Eating alone while traveling: 7 tips to make it a pleasure

Eating alone while traveling is often experienced as a discomfort. So here are some tips to make it a pleasure.

One of the biggest worries of solo travelers is dealing with meal times.

Often, we see ourselves at the center of attention and above all at the center of observations as “Poor guy/girl, alone, what happened?” or “Who knows what he/she does, where he/she goes, why, …” and a thousand of other questions.

The worst thing is the feeling of being constantly observed, especially women, often also the object of advances, because, you know, “she is alone, she will surely want company”: -S.

This idea we have of how others see us is the right way to feel uncomfortable.

When I started traveling solo, I felt it so many times, so much so that I preferred horrible sandwiches consumed on the bed in my hotel room.

But now, a little at a time I let the discomfort go through, using some techniques that I want to share with you so that you too can travel solo enjoying this experience completely.

Here are my tips for eating with pleasure on your own while traveling:

1) Smile and ignore others

Imagine the scene: you enter a restaurant, cross the hall to reach your table and you begin to feel every eye on you. You seem to hear some comments too. The discomfort begins to rise …

It’s time to show off all your charm: turn to the person you think is staring at you, look into his/her eyes, smile and walk straight to your table.

90% will have already looked away in fear as soon as you start turning your head in his/her direction.

Your attitude of absolute ease is destabilizing for those who can’t wait to find a horrible reason for your loneliness.

I’m actually pretty sure that people enjoying a great local dish have no interest in you and, apart from a moment of distraction as soon as you walk past them, they won’t spend any more time on you.

After all, think about this: if you were in their shoes, how would you behave towards someone who enters the restaurant and sits alone?

So, sit quietly, ignore the outside world and immerse yourself in the menu to have a local culinary experience or to eat the best dish ever and enjoy it.

Also, you may have a tendency to order something quick, so as not to be in the club too much.

Instead, I recommend that you order what you like best, try more dishes and accompany them with an excellent glass of wine, or the local drink that most inspires you.

It will be an experience within the experience.

I remember a lunch in Sardinia. I was in the hinterland, so beautifully loaded plates, but I couldn’t resist. I had carefully selected the restaurant where to eat and had chosen this because of its reputation as one of the best in that tiny village. And in fact it did not disappoint me, but I got out of there with difficulty, with a great desire to take a nap πŸ˜‰ But good, damn it was good!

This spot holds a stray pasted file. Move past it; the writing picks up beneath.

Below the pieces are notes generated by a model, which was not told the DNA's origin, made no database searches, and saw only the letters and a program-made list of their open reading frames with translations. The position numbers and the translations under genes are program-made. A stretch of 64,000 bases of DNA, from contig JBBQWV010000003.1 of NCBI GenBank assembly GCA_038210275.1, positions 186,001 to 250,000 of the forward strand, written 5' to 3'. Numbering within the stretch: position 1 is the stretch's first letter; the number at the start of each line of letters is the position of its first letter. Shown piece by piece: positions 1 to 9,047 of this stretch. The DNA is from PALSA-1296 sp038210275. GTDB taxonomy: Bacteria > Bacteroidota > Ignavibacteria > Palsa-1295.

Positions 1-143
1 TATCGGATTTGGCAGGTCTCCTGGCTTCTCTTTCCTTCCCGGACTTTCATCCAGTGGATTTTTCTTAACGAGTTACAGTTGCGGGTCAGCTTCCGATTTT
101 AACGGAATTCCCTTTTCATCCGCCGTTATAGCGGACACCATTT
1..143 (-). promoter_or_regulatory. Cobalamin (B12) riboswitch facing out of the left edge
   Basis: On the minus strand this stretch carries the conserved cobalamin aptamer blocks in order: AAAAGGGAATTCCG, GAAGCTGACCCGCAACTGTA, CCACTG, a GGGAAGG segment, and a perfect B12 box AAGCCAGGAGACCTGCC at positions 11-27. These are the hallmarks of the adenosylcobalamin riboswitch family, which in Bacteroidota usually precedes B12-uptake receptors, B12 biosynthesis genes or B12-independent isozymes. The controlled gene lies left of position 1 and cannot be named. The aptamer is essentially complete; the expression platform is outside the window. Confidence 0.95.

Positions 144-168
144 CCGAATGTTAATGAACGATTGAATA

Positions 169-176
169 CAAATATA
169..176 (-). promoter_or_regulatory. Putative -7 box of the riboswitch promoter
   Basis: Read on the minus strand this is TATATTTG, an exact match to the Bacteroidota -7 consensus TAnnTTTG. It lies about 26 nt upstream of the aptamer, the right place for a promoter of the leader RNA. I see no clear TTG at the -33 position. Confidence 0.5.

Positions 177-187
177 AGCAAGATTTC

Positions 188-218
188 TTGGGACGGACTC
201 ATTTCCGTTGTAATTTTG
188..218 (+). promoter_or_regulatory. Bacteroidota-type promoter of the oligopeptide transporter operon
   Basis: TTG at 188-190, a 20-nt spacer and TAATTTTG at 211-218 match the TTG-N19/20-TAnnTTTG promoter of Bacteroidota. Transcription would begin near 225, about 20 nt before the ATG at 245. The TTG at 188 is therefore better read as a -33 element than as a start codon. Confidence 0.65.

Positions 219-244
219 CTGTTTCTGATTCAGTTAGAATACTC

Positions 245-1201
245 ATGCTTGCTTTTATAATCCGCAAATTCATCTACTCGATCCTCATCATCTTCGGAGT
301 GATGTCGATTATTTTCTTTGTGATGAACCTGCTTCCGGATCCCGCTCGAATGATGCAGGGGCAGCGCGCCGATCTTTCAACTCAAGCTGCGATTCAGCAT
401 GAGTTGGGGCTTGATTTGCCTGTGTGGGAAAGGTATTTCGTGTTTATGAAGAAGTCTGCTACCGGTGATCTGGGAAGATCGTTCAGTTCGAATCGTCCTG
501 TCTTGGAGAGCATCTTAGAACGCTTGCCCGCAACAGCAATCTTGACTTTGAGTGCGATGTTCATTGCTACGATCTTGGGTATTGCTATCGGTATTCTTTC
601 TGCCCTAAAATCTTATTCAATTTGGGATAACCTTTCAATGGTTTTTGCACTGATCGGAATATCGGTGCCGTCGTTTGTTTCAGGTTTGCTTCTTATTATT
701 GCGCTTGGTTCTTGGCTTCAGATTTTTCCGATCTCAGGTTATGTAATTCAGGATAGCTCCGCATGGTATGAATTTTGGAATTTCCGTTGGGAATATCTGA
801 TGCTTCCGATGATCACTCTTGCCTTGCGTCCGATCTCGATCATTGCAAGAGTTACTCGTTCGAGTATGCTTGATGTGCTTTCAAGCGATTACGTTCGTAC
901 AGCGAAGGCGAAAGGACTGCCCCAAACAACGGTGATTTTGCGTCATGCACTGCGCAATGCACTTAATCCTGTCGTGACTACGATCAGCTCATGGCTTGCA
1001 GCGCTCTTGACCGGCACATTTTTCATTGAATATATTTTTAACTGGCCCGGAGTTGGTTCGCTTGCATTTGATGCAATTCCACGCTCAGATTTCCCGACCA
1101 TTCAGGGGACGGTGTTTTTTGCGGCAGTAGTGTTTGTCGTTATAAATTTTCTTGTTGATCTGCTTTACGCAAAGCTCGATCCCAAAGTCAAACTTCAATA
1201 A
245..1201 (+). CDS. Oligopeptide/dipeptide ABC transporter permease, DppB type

2) Don’t let them put you in the corner

A generalized trend, at least in Italy, is to reserve tables relegated to people who eat alone in absurd places in the room and, sometimes, with their view turned to the wall.

I understand that one of the most embarrassing things when you are at the table alone is not knowing where to look, since we have no one in front of us, but not the wall please.

And not even a loser seat in the room.

If you see the waiter accompanying you to such a place, stop him and ask for a seat with a view.

Overlooking the street, where you can watch what happens outside, or overlooking the panorama.


In Lipari I took a small guided tour that ended with a swim in the sea. We got out of the water because it started raining and then I arrived at the restaurant completely soaked: -S

Fortunately, I had clothes change and in the meantime the sun came out but I had to dry my shoes. It was a decidedly informal environment and so I was able to do this:

I asked for the table right in front of the window that overlooked a small terrace (not set up for lunch due to the rain a little earlier). Fully open window, sea view. I took off my shoes and socks, put them out to dry and sat with my back to the room and gaze at that marvel view. I ate very well and relaxed.

3) Keep busy

A great way to avoid not knowing where to look is to read or write.

Write notes on your experiences of the day in the diary, arrange the photos you took, consult the guide for your next steps, read your book, …

4) Sit at the counter

Another way to feel less uncomfortable eating alone is to sit at the counter.

The counter is perfect because it does not provide an empty seat in front of you, it will lead the waiters to more easily exchange a few words with you and often a spontaneous chat with those who will sit next to you, which will surely be alone like you.

5) Befriend the waiter

A good approach could be to ask him for advice on what to eat, or what wine to pair with, or ask about places you are going to see.